2/15/2020 0 Comments
Catherine Sullivan (she/her)
Although the history of trans and gender-nonconforming movements in the United States extends as far back as at least the late 1800s, the past decade has been one of the most notable, marked by presence in culture and politics. Though recent political events have shown some regress, the time we’re living in is one of deep cultural transformations.
Throughout the 2010s, stories about trans lives have gained attention in popular media. Television shows like "Orange Is The New Black" at the beginning of the decade and "Euphoria" at the end have brought trans stories to a wider audience. The success of documentaries about trans people like Chaz Bono in "Becoming Chaz" and Jazz Jennings in "I Am Jazz" have demonstrated the public fascination with trans people as we have increasingly been recognized as a prominent part of humanity. Several celebrities came out as transgender, notably Caitlyn Jenner and Lana and Lilly Wachowski. The feminist and leftist Youtube communities have grown to support and often include trans people in an easily accessible source of transgender theory.
The change in popular media has run alongside changes in how people and institutions handle trans people. One key victory was the demedicalization of transgender identity. The 2013 edition of the Diagnostic and Statistical Manual of Mental Disorders (DSM-5) moved away from classifying transgender identity as a mental illness (gender identity disorder) and towards treating trans people as correct in their identity but continued to categorize gender dysphoria as a disorder. While there has been some debate over whether gender dysphoria should still be considered a mental disorder, this demonstrates that recent medical research has overwhelmingly supported validating trans identities. Many psychiatric and medical organizations such as the World Health Organization followed suit throughout the decade. Additionally, gender-specific institutions like the Boy Scouts of America and women-only colleges have moved to accept people in terms of how they identify rather than how they were born. Twenty states have added a legally recognized third gender marker to their documents and identification, demonstrating the immense strides in recognition nonbinary people have made over the decade. Activist groups like the Women’s March and Black Lives Matter have made explicit statements about ensuring their movements are intersectional and actively work to include trans people. In the 2018 election cycle, transgender candidates Gerri Cannon (D-NH), Lisa Bunker (D-NH), and Brianna Titone (D-CO) became their states’ first openly transgender state legislators.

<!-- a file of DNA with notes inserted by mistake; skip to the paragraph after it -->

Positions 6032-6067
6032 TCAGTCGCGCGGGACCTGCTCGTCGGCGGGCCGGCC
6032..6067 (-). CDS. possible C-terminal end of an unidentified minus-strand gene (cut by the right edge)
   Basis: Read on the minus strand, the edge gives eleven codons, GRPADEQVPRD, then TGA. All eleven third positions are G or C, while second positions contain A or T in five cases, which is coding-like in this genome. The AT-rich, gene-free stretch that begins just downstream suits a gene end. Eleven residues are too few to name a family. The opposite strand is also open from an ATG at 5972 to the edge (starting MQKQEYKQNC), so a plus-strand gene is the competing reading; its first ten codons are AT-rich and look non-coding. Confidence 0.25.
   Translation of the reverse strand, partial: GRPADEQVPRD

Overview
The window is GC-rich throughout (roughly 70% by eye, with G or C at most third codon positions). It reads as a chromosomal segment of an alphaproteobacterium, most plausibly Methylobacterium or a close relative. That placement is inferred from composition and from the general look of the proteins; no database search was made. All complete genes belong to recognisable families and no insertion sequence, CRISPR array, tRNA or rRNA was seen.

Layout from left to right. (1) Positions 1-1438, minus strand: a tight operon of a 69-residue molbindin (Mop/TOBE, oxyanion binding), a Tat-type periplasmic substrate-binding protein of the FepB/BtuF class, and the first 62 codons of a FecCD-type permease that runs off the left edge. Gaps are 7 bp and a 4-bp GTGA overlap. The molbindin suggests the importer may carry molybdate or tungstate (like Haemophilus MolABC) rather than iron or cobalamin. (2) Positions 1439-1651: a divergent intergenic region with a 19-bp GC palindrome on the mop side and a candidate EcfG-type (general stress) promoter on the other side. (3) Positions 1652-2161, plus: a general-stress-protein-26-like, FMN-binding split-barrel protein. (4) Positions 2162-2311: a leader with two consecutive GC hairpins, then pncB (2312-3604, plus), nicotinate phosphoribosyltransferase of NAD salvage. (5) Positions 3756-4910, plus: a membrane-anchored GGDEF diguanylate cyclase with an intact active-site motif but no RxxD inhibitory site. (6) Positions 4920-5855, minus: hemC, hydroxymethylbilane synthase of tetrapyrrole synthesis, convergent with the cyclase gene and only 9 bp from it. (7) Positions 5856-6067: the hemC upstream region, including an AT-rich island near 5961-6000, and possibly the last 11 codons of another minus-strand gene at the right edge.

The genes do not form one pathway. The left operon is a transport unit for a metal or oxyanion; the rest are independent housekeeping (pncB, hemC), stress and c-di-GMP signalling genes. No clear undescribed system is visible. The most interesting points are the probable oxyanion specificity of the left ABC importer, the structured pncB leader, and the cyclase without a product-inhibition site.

Between the changes to cultural, institutional, and social acceptance of the trans community in recent years, it’s clear that this isn’t a passing trend. What’s been accomplished in the past decade has had real and likely staying power.
As the 2014 Time article “The Transgender Tipping Point” described, the increased strength and visibility of the transgender movement has led to a turning point. Unfortunately, since the article, much of the change made has not turned our way. Our increased visibility has led to an overwhelming presence of reactionary politics. Conservative media personalities such as Ben Shapiro, Jordan Peterson, and the right-wing Youtube community have introduced a number of reductive arguments against transgender theory into the public consciousness. Many feminist groups have claimed the names Trans-Exclusionary Radical Feminism (TERF) or gender-critical to organize against what they consider the appropriation of their movement. Just as an increasingly large group of people believe trans people are the gender they say they are, an increasingly large group believes trans people are mentally ill or the product of liberalism run amok. This came to a head in 2016 with the political drama surrounding the election of President Trump, including the rise of the neo-Nazi group known as the Alt-Right and, according to the FBI, a drastic increase in hate crimes.
Since Trump took office, there have been numerous defeats of transgender legal rights. Several states have adopted “bathroom bills” — laws that either mandate or allow bathroom use to be determined by birth sex rather than by gender identity. Ads supporting these bills have played upon the fear of hostile men preying upon young girls in bathrooms. In 2017, President Trump tweeted that trans people would be barred from military service in any capacity, and after a two-year legal battle up to the Supreme Court, the decision was legitimized. Former Attorney General Jeff Sessions released a memo that employment protections would no longer be extended to trans people. While the Equal Employment Opportunity Commission still stands by these protections, their legal basis is largely at risk. Upcoming Supreme Court decisions will determine the legal status of trans discrimination for the next generation.
As former vice president Joe Biden said, the issue of trans rights is “the civil rights issue of our time.” With our newfound public prominence, the cultural, political, and legal battles we take on in the next few years will have far-reaching effects in determining where our movement goes. Historically, as the LGBTQ+ community has reached new levels of influence, the most privileged sub-groups have often evicted the sub-groups that are harder to defend. This has happened between gay and trans people, gender-conforming and non-conforming lesbians, and trans people who can and cannot afford medical transition, to name a few. Now that we are entering into our first era of direct national influence, it is critical that we break the cycle and stand by all trans and gender-nonconforming people as we continue to make progress.